St. Michael's College
When I began to develop my topic I knew I wanted to study government collusion. The problem with that topic is the enormous undertaking it would require and the research only allows for three weeks. Another that I did know was that I wanted to know more about the work that the Pat Finucane Centre (PFC) does and how they deal with the families that are looking for answers concerning the deaths of their loved ones. I decided to ignore the paper topic for the time I was in Derry and focus on making the PFC the center of my attention while I was there. I did this because I realized I might never get the opportunity to work in the PFC ever again and that while I was there I should put my entire focus into the work. . This paper is now a report on the work I conducted while at the PFC. Included in my report on the PFC is a study on specific cases of collusion that exemplify the need for spaces such as the PFC to push for investigations into state injustices. The cases I have studied are the Dublin-Monaghan Bombings and the activities of British Army Captain Robert Nairac in the John Francis Greene murder. The reason these two cases have been chosen is because they exemplify the act of collusion. In each case loyalists paramilitaries, security force members and members of either the British government or Irish government have played a role in the act of violence or protecting the guilty party. I have let my experiences in Derry guide the focus of my work. For the past three weeks I have been interning at the Pat Finucane Centre (PFC), an organization based in Derry that works for human rights in Northern Ireland. The PFC is named after the solicitor who was murdered by the Ulster Defense Association (UDA) with help from a member of the Force Research Unit (FRU), an undercover British Military Intelligence unit. From their founding the PFC have been working with families of victims to help them gain more information into the deaths of loved ones, which could possibly lead to prosecution, however unlikely. It has also developed into a broader human rights organization, which means helping people file complaints against the Police Service of Northern Ireland (PSNI) and working against state injustices in Northern Ireland and abroad, as I quickly discovered. The PFC is run by Paul O’Connor, who is, as everyone has said to me, a one man show. He has every case in his head and knows in such detail each case that it is hard not to be amazed. Also in the office is Minty Thompson, whose mother, Kathleen Thompson, was murdered by the British Army in 1971. She keeps the office organized as Paul flies in and out on the phone, going to meetings and generally in a hurry. Her work there keeps the office in order, which is an impossible task with the amount of cases and paper work that they have to handle. In addition to Paul and Minty is Alan Brecknell, a man from Armagh who lost his father during the Troubles. He is a researcher for the PFC and handles most of the cases from the Armagh/Tyrone area, which is no small feat. Also, there are sometimes students like me and Louisa, an Italian student, who are assisting Paul and Minty in the office doing tasks to help keep the office running. While interning at the PFC I was welcomed by everyone that entered. Families that met with Paul were happy to have students interested in the cause; people from other offices were interested in what you were studying and what you thought of Ireland. Also, people I met on my free time were extremely friendly and open to talking about the troubles, but strictly on conversational level, they did not want it to end up in a paper. While I was there I was given the opportunity to work on a campaign against a former British Army officer, Tim Spicer. I gladly accepted this challenge but I did so knowing that my project would now develop into something much different than I had planned. From that first day I decided that the PFC would become my focus of study more than collusion itself. The information I learned from working there cannot be left out of this paper because it is too important. I believe that it would be better to keep an open mind to the topic of this paper then to refuse to adjust and change to new opportunities that arise during the time in the field.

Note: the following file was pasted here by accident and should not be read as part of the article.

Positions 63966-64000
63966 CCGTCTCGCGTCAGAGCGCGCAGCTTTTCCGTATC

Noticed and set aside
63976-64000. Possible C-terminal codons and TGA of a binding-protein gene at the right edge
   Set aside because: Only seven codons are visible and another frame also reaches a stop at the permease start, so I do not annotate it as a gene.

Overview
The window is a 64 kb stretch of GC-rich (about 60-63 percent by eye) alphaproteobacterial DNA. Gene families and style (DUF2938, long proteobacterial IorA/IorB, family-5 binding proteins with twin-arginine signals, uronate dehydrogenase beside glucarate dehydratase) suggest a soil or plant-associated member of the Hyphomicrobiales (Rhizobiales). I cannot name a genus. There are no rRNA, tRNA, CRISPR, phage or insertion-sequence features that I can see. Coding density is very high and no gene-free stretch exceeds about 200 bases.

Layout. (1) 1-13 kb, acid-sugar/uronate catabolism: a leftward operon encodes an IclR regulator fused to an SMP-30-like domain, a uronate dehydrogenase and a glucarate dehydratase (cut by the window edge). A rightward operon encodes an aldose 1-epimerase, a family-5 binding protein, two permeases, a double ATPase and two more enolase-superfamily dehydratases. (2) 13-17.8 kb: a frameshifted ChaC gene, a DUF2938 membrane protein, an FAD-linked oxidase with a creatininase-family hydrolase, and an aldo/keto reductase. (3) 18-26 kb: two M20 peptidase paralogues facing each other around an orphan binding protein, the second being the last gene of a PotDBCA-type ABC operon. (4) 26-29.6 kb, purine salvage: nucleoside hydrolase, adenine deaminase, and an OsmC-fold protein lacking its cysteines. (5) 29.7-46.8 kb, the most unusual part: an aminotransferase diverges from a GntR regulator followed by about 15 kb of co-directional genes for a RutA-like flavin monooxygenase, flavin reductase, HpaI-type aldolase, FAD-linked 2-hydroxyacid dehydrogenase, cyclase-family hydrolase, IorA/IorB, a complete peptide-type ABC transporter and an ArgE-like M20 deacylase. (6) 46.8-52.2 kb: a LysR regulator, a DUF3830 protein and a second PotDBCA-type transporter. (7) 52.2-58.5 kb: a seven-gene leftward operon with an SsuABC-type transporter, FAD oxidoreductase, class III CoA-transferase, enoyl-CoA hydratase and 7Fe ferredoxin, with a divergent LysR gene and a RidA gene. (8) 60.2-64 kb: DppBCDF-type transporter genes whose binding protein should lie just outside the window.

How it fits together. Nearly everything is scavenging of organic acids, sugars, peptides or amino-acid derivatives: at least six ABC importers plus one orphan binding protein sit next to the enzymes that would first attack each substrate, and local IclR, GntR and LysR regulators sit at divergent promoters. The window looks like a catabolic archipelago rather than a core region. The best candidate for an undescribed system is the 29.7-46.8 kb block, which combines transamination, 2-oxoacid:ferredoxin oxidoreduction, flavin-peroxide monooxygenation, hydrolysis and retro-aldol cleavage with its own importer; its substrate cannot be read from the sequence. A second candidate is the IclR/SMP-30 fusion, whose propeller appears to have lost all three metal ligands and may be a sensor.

Peace and Conflict Studies | Public Policy
Keenan, Nate, "State-Sponsored Terror and Security Force Collusion in Northern Ireland" (2006). Independent Study Project (ISP) Collection. 292.